Privacy APIs: Formal models for analyzing legal privacy requirements
There is a growing interest in establishing rules to regulate the privacy of citizens in the treatment of sensitive personal data such as medical and financial records. Such rules must be respected by software used in these sectors. The regulatory statements are somewhat informal and must be interpreted carefully in the software interface to private data. Another issue of growing interest in establishing and proving that enterprises, their products, workflows, and services are in compliance with relevant privacy legislation. There is a growing industy in the creation of compliance tools that help enterprises self-examine to determine their status, but there is little formalization of what compliance means or how to check for it. To address these issues, we present techniques to formalize regulatory privacy rules and show how we can exploit this formalization to analyze the rules automatically. Our formal language, Privacy Commands which combine to form Privacy APIs , is an extension of classical access control language to include operations for notification and logging, constructs that ease the mapping between legal and formal language, and a robust and expressive system for expressing references and constraints. We develop constructs and evaluation mechanisms for the language which are specially suited to the modeling legal privacy policies and show the usefulness of the language by developing several comparison metrics for Privacy APIs which let us compare the permissiveness of policies. We call the metrics strong licensing and weak licensing and show how they are useful in comparing Privacy APIs. To validate the robustness and flexibility of the language we show several involved case studies with a variety of policies including the US HIPAA Privacy Rule, the US Cable TV Privacy Act, and the Insurance Council of Australia's Privacy Code. To automate the evaluation of policy properties and comparison we develop and prove the correctness of a mapping from Privacy APIs to Promela, the input language for the SPIN model checker.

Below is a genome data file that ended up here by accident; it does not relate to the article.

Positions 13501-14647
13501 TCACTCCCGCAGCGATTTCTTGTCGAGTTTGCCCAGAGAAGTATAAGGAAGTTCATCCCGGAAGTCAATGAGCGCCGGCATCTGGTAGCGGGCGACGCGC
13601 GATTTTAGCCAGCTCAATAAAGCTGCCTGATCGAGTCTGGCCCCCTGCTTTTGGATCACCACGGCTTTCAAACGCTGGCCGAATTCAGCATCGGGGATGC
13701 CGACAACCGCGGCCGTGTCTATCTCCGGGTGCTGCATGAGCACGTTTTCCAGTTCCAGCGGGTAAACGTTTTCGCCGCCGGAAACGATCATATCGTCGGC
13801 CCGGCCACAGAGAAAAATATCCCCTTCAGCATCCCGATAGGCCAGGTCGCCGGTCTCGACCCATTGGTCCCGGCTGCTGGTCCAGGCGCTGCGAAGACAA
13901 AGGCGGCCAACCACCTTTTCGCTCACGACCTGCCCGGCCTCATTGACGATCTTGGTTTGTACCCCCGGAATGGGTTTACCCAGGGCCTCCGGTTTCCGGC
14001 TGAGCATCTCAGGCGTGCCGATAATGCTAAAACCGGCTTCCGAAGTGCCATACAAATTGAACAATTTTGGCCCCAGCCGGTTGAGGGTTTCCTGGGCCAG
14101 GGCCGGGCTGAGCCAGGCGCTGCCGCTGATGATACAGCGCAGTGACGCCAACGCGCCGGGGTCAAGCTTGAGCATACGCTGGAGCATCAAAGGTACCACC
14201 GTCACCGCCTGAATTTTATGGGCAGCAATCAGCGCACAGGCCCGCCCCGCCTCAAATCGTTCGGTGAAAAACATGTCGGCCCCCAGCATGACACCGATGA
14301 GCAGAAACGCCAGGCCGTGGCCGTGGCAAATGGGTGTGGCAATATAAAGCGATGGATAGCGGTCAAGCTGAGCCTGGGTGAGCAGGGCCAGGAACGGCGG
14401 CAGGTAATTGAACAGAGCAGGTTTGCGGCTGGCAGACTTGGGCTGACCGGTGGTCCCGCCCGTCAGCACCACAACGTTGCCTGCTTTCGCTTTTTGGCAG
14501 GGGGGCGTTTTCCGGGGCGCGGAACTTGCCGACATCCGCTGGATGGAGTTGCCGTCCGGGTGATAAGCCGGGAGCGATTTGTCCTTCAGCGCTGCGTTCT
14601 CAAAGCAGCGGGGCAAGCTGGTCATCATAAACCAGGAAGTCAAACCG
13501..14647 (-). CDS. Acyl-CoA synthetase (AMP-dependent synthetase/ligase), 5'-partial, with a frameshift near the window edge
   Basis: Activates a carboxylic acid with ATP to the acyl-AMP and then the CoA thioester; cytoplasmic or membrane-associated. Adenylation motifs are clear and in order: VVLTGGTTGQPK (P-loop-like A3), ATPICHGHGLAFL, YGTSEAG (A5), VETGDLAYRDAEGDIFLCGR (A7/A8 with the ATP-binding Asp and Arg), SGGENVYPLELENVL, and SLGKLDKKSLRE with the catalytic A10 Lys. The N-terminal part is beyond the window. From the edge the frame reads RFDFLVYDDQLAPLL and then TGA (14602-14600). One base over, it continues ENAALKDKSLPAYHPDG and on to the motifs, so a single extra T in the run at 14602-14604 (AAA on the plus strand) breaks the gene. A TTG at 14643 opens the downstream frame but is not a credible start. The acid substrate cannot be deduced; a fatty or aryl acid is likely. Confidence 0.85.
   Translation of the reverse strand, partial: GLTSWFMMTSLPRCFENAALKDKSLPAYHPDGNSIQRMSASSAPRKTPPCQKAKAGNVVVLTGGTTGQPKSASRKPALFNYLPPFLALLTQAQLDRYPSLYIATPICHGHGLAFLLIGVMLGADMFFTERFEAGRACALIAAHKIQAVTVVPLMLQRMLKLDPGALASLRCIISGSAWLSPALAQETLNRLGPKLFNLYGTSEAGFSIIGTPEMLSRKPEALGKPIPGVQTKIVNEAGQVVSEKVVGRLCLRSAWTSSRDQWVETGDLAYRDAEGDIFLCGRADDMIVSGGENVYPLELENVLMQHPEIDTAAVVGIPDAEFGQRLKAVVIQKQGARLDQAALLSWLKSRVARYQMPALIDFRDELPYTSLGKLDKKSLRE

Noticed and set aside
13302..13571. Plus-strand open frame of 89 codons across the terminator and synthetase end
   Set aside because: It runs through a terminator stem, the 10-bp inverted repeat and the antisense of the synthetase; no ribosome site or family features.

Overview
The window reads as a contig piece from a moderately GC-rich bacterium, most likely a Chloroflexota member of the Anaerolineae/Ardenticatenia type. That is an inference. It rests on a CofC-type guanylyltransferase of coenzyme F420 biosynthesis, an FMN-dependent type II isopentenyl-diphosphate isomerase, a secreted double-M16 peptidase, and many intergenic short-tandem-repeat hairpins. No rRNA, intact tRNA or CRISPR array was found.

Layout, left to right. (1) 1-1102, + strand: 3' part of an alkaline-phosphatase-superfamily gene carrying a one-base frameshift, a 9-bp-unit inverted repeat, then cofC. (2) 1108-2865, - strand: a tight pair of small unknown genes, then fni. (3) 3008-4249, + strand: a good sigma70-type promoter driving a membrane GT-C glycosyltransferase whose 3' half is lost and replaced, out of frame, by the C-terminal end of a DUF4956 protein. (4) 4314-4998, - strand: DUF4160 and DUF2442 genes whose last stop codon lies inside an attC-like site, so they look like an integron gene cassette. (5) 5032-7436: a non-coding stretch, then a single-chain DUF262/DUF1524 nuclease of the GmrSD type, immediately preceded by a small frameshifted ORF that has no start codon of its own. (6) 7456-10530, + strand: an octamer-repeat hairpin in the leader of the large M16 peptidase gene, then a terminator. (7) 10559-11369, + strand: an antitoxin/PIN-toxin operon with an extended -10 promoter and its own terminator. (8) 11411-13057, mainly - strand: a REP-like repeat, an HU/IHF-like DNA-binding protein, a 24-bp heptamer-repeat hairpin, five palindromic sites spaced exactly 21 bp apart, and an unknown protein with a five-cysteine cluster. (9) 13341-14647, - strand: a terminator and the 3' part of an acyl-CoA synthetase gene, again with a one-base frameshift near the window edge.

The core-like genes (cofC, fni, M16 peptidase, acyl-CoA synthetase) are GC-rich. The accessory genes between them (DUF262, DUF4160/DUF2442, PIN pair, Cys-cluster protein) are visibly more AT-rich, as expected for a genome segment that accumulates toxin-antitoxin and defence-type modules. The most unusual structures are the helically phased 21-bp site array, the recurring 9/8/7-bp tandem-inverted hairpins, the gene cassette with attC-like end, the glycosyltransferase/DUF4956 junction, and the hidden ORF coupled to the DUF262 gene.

|Year of publication:||
|Authors:||May, Michael J|
|Type of publication:||Other|
Dissertations available from ProQuest
Persistent link: https://www.econbiz.de/10009438881
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